"The MMS strongly supports high standards for the practice of medicine," Dr. Motta said. "We strongly believe that no one should practice medicine in Massachusetts without legitimate credentials that have been fully verified." But, Dr. Motta added, no hospital or practice should ever lose the services of a doctor for lack of a timely licensing decision.
"If there are legitimate reasons to deny a physician a license, that should be done, and done publicly as a reportable action," he said. "But a de facto denial by delay serves no one."
Noting that licensing is the board's primary responsibility, Dr. Motta suggested adding staff to the board's licensing division, simplifying the physician licensing process, and making online applications available for all applicants.
"This is another area that we have to look to the Massachusetts Medical Society for feedback," said Dr. Fish, who added that "denial by delay is something that should not happen." He expressed hope that the board and the MMS could work together to "streamline the process."
Clinical Skills Assessment Moves Forward
The board also warmly greeted news that the MMS was well on its way toward developing a new clinical skills assessment program for physicians. Kenneth R. Peelle, M.D., an MMS past president and chair of the Society's Clinical Skills Assessment Task Force, described how the voluntary, confidential program - based on ones now running in California and Colorado - might work.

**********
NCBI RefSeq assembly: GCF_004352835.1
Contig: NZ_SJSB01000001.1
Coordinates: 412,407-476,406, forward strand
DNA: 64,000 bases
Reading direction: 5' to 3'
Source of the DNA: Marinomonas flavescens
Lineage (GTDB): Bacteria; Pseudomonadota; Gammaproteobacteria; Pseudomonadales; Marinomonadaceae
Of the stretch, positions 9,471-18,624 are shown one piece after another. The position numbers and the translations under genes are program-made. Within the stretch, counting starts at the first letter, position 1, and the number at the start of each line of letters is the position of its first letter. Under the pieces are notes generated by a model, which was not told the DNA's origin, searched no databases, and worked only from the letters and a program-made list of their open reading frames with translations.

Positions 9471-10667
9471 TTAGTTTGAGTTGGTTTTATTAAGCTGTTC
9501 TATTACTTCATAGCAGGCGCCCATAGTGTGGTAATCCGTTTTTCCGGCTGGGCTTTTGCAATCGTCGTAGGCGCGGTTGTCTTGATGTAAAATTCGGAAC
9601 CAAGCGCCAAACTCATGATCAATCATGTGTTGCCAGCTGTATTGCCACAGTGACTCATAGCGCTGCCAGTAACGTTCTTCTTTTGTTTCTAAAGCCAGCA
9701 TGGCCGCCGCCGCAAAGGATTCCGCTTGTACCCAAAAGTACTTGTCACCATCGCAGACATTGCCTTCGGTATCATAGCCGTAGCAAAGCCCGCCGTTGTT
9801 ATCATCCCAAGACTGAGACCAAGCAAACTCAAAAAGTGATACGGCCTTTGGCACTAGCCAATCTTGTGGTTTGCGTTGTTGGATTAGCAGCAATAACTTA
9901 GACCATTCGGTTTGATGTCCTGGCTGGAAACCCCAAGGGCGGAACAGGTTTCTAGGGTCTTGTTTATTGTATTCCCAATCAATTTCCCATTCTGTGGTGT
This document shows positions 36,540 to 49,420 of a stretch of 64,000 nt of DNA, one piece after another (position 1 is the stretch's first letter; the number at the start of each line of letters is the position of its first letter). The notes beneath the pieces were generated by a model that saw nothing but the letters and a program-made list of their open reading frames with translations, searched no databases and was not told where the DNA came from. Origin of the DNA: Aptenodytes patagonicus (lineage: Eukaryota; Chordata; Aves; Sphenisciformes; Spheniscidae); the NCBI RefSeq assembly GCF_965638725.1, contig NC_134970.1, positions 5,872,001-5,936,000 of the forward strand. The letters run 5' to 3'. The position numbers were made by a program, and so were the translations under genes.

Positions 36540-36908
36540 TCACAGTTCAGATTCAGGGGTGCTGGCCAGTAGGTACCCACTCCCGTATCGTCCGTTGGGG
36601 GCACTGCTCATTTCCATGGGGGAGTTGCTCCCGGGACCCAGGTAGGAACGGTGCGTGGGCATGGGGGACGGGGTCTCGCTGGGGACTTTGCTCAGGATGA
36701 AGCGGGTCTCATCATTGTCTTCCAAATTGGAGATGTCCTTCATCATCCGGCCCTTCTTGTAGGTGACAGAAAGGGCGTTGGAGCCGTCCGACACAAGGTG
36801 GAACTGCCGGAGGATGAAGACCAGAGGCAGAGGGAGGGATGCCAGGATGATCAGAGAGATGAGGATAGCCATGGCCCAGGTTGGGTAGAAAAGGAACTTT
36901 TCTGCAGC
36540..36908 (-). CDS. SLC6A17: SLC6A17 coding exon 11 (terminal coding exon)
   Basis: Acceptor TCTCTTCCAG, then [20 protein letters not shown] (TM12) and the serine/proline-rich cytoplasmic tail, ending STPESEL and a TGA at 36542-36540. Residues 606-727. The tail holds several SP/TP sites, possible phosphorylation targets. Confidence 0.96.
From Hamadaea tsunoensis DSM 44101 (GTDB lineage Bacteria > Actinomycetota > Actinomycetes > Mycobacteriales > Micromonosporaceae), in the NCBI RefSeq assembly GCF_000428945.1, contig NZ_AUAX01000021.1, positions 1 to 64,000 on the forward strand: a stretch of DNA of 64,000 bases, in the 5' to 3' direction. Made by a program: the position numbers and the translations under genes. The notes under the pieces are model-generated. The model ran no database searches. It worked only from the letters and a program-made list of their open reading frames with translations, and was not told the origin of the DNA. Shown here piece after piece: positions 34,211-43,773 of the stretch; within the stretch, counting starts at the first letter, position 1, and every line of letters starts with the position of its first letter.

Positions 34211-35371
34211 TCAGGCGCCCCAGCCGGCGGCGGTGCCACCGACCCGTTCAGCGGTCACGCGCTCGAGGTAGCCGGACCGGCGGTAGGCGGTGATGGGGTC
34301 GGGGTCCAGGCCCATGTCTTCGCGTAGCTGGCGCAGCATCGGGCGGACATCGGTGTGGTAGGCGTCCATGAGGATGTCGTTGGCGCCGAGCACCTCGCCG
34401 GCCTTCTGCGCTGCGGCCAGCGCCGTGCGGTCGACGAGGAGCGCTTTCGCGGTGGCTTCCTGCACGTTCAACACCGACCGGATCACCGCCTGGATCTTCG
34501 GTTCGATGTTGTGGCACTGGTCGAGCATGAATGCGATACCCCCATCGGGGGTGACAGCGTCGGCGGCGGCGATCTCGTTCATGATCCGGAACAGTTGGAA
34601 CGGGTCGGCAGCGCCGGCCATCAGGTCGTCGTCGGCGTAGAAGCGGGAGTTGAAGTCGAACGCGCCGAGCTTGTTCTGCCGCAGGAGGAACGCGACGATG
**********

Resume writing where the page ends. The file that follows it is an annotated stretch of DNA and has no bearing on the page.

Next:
The general perception of such programs is one obstacle, Dr. Peelle noted. "This is not about punishing bad apples," he said. "This is about assessing and enhancing skills."
Financing is another issue. "We need to start small because of finances," Dr. Peelle said. He appealed to the board for help with that, adding that any such program must eventually sustain itself.
Dr. Fish called the skills assessment plan a "great concept," and he volunteered to serve as the board's liaison to the MMS on the project.
"We will succeed only with cooperation between the board and the Society," Dr. Peelle concluded. He said he envisioned the board and the MMS sharing information on program development going forward and that the board would be a primary referral source for doctors who eventually take part in the program.
Nothing New on Board Regulations
Another lingering issue that has stirred controversy between the board and the MMS was barely discussed at the meeting. "There are these things called the regulations," Dr. Herman declared toward the end of the proceedings. He said board members have received all the MMS testimony on proposed changes to the board's regulations. "We are all trying to get up to speed," Dr. Herman said.
With that, the unusual meeting ended, amid handshakes and photographs.
Because the board has jurisdiction over licensing and discipline, "there will always be an adversarial nature to some of our relations with the board," Dr. Auerbach said afterward. "But today was a demonstration of a much more collaborative working relationship."
- Tom Walsh